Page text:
Zika Virus and the Blood Supply: What Do We Know?
Zika virus (ZIKV), a mosquito-borne Flavivirus and emerging infectious disease, is the focus of an international public health emergency after its rapid spread through the Americas and the Caribbean. Although most ZIKV infections are subclinical or characterized by mild febrile illness, ZIKV has been implicated in severe complications, most notably microcephaly in babies born to incident infected mothers during pregnancy. As yet, the extent to which ZIKV is transfusion transmissible remains undefined. Nonetheless, a high prevalence of asymptomatic infection during outbreaks, the demonstration of ZIKV in blood donors, and 4 possible cases of transfusion-transmitted ZIKV in Brazil have raised concern for risk to the blood supply. Consequently, a proactive response is underway by blood collection agencies, regulatory bodies, national funding agencies, and industry alike. Mitigation strategies differ between endemic and nonendemic areas. In the continental United States, the American Association of Blood Banks and Food and Drug Administration guidelines recommend travel-based deferral for those returning from affected areas, and nucleic acid testing is being initiated under an investigational new drug application in Puerto Rico and selected areas of the United States. Options are less clear for countries where autochthonous vector-borne transmission is active. The burden of Zika falls in low-resource countries where high cost and technical barriers associated with testing and pathogen reduction pose barriers to implementation. Additional strategies include maintaining selective inventory for high-risk recipients (eg, pregnant women). We review the available data as of July 2016 on ZIKV in relation to the blood supply including risk, mitigation strategies, and barriers to implementation in addition to the research that is needed to address current uncertainty.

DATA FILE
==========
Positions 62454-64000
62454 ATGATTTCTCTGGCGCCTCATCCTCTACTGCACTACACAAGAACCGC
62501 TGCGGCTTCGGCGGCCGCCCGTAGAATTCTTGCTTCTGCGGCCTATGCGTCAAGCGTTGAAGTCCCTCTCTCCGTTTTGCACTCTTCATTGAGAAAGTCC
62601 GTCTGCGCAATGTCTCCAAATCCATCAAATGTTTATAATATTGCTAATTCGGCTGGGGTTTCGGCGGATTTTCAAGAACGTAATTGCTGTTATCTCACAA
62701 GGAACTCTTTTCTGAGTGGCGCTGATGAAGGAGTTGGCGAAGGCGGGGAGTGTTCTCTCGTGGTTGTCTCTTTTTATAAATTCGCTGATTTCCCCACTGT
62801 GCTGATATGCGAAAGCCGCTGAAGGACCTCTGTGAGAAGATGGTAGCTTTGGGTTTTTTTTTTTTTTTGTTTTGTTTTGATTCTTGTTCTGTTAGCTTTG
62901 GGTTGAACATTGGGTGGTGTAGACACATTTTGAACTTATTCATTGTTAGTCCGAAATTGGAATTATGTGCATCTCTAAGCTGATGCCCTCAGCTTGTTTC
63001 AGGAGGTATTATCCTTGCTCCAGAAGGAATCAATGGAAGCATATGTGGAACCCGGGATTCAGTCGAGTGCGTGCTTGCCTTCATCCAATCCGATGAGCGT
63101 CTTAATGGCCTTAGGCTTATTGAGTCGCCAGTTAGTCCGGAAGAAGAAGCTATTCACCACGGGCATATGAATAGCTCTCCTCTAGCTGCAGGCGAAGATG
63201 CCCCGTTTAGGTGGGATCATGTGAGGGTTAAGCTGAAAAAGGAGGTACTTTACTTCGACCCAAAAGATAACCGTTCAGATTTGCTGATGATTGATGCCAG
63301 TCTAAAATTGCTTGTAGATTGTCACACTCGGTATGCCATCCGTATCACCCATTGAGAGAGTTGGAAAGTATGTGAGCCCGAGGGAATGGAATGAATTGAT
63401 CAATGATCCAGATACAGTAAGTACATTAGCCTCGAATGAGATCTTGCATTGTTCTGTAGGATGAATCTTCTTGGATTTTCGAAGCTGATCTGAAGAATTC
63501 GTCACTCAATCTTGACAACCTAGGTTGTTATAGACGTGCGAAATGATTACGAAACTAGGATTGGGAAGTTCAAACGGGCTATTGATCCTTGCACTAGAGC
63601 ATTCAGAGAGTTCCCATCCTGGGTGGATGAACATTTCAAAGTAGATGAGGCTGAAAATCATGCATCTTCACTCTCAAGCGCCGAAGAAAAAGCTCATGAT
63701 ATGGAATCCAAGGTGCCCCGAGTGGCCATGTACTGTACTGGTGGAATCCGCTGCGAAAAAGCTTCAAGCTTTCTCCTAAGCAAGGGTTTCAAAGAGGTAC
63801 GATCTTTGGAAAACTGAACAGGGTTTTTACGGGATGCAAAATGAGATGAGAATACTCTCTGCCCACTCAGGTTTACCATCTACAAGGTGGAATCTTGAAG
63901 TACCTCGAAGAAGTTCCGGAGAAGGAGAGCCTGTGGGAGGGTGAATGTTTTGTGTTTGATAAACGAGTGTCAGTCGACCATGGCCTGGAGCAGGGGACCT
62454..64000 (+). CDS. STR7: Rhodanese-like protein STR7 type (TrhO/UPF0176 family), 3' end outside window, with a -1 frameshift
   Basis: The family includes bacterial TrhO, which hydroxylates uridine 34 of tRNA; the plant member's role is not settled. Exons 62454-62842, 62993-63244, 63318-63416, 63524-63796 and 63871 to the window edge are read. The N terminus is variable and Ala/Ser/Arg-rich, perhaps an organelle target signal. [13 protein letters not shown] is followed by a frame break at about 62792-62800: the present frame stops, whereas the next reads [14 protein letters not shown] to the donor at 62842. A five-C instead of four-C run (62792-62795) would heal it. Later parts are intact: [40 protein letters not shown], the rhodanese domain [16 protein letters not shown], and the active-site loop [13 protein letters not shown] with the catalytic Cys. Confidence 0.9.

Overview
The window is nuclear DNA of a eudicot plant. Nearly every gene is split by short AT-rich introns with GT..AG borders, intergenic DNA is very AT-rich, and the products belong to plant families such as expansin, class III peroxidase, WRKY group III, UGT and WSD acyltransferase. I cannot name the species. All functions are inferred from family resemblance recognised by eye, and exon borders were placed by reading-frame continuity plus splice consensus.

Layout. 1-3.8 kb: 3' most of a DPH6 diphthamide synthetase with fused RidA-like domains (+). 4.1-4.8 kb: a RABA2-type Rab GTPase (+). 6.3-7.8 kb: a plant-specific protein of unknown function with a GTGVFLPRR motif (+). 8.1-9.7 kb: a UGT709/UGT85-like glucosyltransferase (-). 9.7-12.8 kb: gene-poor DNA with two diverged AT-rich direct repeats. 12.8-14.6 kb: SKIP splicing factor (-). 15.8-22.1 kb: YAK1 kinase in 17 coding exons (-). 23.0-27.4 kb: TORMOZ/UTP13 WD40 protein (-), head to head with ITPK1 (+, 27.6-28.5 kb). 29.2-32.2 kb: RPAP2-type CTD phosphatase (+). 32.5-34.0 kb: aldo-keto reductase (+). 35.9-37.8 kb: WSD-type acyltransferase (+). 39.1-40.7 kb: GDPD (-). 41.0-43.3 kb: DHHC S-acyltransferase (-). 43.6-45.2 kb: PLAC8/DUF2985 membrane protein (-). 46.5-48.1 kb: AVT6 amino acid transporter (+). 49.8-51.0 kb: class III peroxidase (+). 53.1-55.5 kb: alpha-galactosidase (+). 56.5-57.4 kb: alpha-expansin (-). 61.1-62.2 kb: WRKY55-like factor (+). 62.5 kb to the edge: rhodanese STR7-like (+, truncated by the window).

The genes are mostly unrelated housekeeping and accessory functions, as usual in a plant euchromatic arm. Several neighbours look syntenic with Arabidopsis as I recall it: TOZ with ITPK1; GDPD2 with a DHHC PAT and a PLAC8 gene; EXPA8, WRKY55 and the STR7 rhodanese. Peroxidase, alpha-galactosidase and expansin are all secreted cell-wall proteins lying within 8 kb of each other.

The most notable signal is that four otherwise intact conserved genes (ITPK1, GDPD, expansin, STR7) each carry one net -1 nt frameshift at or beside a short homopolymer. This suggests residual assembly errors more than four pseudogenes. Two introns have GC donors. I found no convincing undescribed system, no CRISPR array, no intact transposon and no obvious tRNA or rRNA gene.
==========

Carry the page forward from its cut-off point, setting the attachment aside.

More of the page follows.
Jimenez, A; Shaz, BH; Bloch, EM
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